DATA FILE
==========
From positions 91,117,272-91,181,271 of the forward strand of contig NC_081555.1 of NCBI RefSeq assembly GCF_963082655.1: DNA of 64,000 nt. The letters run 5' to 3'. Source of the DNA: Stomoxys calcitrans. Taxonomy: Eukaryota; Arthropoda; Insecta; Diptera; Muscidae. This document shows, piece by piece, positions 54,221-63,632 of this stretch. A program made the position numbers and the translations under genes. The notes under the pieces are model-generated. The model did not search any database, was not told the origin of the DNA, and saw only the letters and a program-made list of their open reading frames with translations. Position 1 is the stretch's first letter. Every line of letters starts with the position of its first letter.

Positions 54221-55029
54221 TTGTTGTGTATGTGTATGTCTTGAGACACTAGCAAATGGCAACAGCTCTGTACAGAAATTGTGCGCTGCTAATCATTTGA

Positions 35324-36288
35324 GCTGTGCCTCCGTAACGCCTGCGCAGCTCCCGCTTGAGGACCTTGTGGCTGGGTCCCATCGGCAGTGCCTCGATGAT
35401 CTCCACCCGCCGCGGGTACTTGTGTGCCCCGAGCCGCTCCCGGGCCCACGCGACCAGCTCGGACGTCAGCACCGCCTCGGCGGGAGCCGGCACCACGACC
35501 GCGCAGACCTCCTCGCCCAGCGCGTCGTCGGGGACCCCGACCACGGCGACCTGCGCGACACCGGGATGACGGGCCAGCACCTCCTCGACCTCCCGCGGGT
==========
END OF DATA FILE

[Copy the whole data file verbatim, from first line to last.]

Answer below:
From positions 91,117,272-91,181,271 of the forward strand of contig NC_081555.1 of NCBI RefSeq assembly GCF_963082655.1: DNA of 64,000 nt. The letters run 5' to 3'. Source of the DNA: Stomoxys calcitrans. Taxonomy: Eukaryota; Arthropoda; Insecta; Diptera; Muscidae. This document shows, piece by piece, positions 54,221-63,632 of this stretch. A program made the position numbers and the translations under genes. The notes under the pieces are model-generated. The model did not search any database, was not told the origin of the DNA, and saw only the letters and a program-made list of their open reading frames with translations. Position 1 is the stretch's first letter. Every line of letters starts with the position of its first letter.

Positions 54221-55029
54221 TTGTTGTGTATGTGTATGTCTTGAGACACTAGCAAATGGCAACAGCTCTGTACAGAAATTGTGCGCTGCTAATCATTTGA

Positions 35324-36288
35324 GCTGTGCCTCCGTAACGCCTGCGCAGCTCCCGCTTGAGGACCTTGTGGCTGGGTCCCATCGGCAGTGCCTCGATGAT
35401 CTCCACCCGCCGCGGGTACTTGTGTGCCCCGAGCCGCTCCCGGGCCCACGCGACCAGCTCGGACGTCAGCACCGCCTCGGCGGGAGCCGGCACCACGACC
35501 GCGCAGACCTCCTCGCCCAGCGCGTCGTCGGGGACCCCGACCACGGCGACCTGCGCGACACCGGGATGACGGGCCAGCACCTCCTCGACCTCCCGCGGGT